Chamber of Commerce.
This is a portion of the history from the City of Agoura Hills
Historians tell us the beautiful area of Agoura was first inhabited by the Chumash Indians, friendly Indians who were able to survive here because of the natural springs and streams in the Santa Monica Mountains. They were skilled in farming, hunting and fishing, establishing homes in both coastal and inland locations. The acorn was a major food source, according to Charlie Cook, a fifth generation hereditary chief of the Chumash. Acorns were collected and ground into a mush. It is said in the old days before the Spanish came, the Chumash conducted seasonal burns every 3 to 5 years. This produced better plant life and better food sources, and never hurt the many oak trees.
Later, the Franciscan friars came to the area and set out to educate the Chumash in European ways, hoping to convert them to their way of life and teachings. The California missions were established and connected by the El Camino Real, the main roadway running from Los Angeles to San Francisco which was formerly a Chumash trail. This road ran through the heart of what is now the City of Agoura Hills.
Spanish expeditions and explorations in the 1700's resulted in many large Spanish land grants of the area. Under the direction of King Philip of Spain, Rancho Las Virgenes, or El Rancho de Nuestra Senora La Reina de Las Virgenes as it was first called, was originally given to Miguel Ortega. It was one of the smallest of all the California grants, having only 17,760 acres. Later, under the United States flag, the grant was filed under the ownership of Dona Maria Antonia Machado del Reyes. Her heirs, Jose Reyes and Maria Altgracia Reyes de Vejar, built a home of adobe, "The Reyes Adobe", close to a natural spring near Strawberry Peak, and it was last owned by Jacinta Reyes. In 1994 the adobe sustained major damage during the Northridge earthquake and is presently being restored to its original condition, along with the adobe barn.
Don Pedro (Pierre) Agoure came to California when he was 17 in 1871. He was a shepherd and known as a swashbuckler. The son of a French farmer, he adopted the style of the Spanish, tacked a "Don" to his name and used the name Pierre. By the turn of the century, Agoura was used as a stage stop. Agoura had one of the wells used to provide water for travelers located where Agoura and Cornell Roads meet.
In 1924, Ira and Leon Colodny purchased the George Lewis Ranch in what is now known as Old Agoura. This land was known as Independence Acres, where one could own one acre for $ 800. Shortly thereafter, this area became known as "Picture City" and was used for many backdrops for motion pictures. In 1928, the Picture City Chamber of Commerce petitioned for a post office for the town. The Chamber was told to come up with a list of 10 names so the Postal Department could select a name. The Postal Department selected the name of Agoure and chose to change the last letter "e" to an "a" for ease of pronunciation.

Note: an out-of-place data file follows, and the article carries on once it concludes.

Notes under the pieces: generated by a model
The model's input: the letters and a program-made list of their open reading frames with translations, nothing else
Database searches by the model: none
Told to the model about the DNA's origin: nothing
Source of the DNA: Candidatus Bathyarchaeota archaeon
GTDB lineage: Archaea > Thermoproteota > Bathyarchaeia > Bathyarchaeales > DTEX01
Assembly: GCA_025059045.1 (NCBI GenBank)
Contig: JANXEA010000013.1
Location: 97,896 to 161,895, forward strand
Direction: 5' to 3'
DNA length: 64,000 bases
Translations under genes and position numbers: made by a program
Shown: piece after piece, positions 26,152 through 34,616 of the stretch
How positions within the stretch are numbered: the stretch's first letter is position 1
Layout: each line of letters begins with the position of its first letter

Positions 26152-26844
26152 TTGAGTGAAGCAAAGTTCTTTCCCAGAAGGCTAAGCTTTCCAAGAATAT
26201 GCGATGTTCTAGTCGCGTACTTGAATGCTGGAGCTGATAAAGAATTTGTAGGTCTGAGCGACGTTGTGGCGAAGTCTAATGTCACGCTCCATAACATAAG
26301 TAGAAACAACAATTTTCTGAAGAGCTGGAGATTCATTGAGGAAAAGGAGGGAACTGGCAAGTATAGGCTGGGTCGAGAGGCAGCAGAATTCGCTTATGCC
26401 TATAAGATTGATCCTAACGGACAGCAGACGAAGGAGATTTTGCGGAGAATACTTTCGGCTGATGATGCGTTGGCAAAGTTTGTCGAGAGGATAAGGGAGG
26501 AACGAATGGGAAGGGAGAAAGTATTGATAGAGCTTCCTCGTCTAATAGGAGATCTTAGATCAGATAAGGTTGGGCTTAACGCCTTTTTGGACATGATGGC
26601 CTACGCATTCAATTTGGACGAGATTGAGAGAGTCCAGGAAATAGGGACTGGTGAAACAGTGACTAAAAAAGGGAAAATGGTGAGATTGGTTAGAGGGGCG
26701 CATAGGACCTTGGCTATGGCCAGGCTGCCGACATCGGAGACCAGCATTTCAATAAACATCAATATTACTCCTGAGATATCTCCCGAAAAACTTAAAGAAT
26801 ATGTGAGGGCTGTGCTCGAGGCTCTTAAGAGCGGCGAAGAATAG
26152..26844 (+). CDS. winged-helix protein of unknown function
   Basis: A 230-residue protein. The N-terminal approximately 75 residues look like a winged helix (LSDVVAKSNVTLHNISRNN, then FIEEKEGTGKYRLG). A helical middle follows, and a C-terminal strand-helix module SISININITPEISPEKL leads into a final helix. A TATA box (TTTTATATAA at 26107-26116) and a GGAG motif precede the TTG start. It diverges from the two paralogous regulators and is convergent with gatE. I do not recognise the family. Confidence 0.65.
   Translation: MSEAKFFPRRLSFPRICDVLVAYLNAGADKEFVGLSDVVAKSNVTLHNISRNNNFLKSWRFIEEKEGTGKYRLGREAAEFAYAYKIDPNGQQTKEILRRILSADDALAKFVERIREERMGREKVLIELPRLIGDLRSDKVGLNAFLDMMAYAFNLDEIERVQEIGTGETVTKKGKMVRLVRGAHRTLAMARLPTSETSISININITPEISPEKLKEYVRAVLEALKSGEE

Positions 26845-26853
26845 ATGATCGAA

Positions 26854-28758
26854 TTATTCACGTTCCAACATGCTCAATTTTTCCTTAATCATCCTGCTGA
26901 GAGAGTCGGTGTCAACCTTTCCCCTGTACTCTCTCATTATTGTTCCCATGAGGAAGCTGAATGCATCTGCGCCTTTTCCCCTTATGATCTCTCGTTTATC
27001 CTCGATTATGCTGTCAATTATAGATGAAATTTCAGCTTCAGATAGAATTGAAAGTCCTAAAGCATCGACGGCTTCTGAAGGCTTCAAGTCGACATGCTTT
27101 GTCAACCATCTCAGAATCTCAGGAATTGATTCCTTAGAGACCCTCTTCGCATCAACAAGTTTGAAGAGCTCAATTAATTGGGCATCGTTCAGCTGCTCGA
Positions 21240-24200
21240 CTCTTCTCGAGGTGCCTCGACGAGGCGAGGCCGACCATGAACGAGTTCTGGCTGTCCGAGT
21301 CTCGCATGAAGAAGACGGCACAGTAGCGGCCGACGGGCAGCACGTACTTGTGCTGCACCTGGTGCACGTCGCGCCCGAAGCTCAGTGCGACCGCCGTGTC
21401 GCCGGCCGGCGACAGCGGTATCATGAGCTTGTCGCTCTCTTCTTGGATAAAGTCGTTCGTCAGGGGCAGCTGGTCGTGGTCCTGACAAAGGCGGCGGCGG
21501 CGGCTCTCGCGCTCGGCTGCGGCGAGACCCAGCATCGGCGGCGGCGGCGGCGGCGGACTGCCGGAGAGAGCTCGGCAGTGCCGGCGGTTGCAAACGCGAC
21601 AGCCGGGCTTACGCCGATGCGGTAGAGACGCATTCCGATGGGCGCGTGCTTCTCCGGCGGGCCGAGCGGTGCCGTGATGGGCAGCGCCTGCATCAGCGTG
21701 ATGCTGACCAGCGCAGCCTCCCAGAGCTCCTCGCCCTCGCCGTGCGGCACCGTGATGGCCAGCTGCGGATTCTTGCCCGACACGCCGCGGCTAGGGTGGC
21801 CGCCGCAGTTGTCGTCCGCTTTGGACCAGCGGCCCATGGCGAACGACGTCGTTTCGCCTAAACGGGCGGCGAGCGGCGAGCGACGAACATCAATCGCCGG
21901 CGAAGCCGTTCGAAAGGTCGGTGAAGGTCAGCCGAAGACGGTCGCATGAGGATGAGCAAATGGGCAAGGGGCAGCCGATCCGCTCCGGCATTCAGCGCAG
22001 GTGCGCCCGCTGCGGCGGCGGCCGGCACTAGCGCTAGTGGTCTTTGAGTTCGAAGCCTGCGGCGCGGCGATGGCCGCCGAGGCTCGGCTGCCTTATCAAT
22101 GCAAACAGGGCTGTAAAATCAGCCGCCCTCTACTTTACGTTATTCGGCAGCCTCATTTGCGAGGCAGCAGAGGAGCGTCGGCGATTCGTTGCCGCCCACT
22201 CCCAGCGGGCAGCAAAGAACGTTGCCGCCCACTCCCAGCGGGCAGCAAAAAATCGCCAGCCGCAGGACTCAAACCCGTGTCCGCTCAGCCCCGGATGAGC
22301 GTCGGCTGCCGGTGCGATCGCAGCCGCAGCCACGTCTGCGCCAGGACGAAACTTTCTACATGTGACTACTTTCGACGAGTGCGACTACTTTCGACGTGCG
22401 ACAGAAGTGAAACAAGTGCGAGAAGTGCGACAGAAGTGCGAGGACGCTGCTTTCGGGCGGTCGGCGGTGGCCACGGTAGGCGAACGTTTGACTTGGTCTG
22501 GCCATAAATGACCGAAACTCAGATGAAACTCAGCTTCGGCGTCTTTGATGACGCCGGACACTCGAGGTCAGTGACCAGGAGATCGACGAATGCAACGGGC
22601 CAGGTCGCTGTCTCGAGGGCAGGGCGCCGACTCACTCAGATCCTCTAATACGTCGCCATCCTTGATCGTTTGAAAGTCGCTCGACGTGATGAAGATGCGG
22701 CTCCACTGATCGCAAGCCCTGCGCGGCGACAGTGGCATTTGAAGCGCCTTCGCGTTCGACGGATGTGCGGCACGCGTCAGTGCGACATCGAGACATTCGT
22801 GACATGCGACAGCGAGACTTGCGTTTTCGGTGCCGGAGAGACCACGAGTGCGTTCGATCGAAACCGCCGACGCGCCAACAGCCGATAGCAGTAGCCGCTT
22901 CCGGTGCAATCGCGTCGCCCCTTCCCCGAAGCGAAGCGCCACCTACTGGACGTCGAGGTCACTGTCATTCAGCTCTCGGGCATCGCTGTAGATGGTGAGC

Rapid growth occurred in the Agoura area starting in the late 60's. The first housing tracts started in Agoura were, Hillrise, Liberty Canyon and Lake Lindero. Growth continued at a rapid pace during the 1970's. Schools were built and shopping centers begun. Quickly the area became extremely desirable as the outstanding Las Virgenes Unified School District served the area. The schools located in the Las Virgenes Unified School District within the city boundaries are Willow Elementary School, Sumac Elementary School, and Yerba Buena Elementary School, as well as Lindero Canyon Middle School and Agoura High School.
In 1982, the residents of the City of Agoura Hills voted in favor of cityhood by a 68% majority. Agoura Hills became the 83rd City in Los Angeles County. Elected to the first City Council were Mayor Fran Pavley, Mayor Pro Tem Carol Sahm, Councilmembers Ernest Dynda, John Hood and Vicky Leary.
Today the city is actively involved in the economic development of the area. The City continues its efforts to beautify the freeway corridor so that when travelers drive through the City of Agoura Hills, they will wish to stop to visit. For those traveling through, the
scenic beauty of the area is to be preserved and enjoyed.
Return to Index
All types of homes may be found in the Agoura Hills area, including: townhomes, single-family homes, condominiums, apartments, estate homes and equestrian-style ranches. Those living in Agoura Hills tend to be well-educated and affluent. The area has one of the lowest crime rates in California.
Return to Index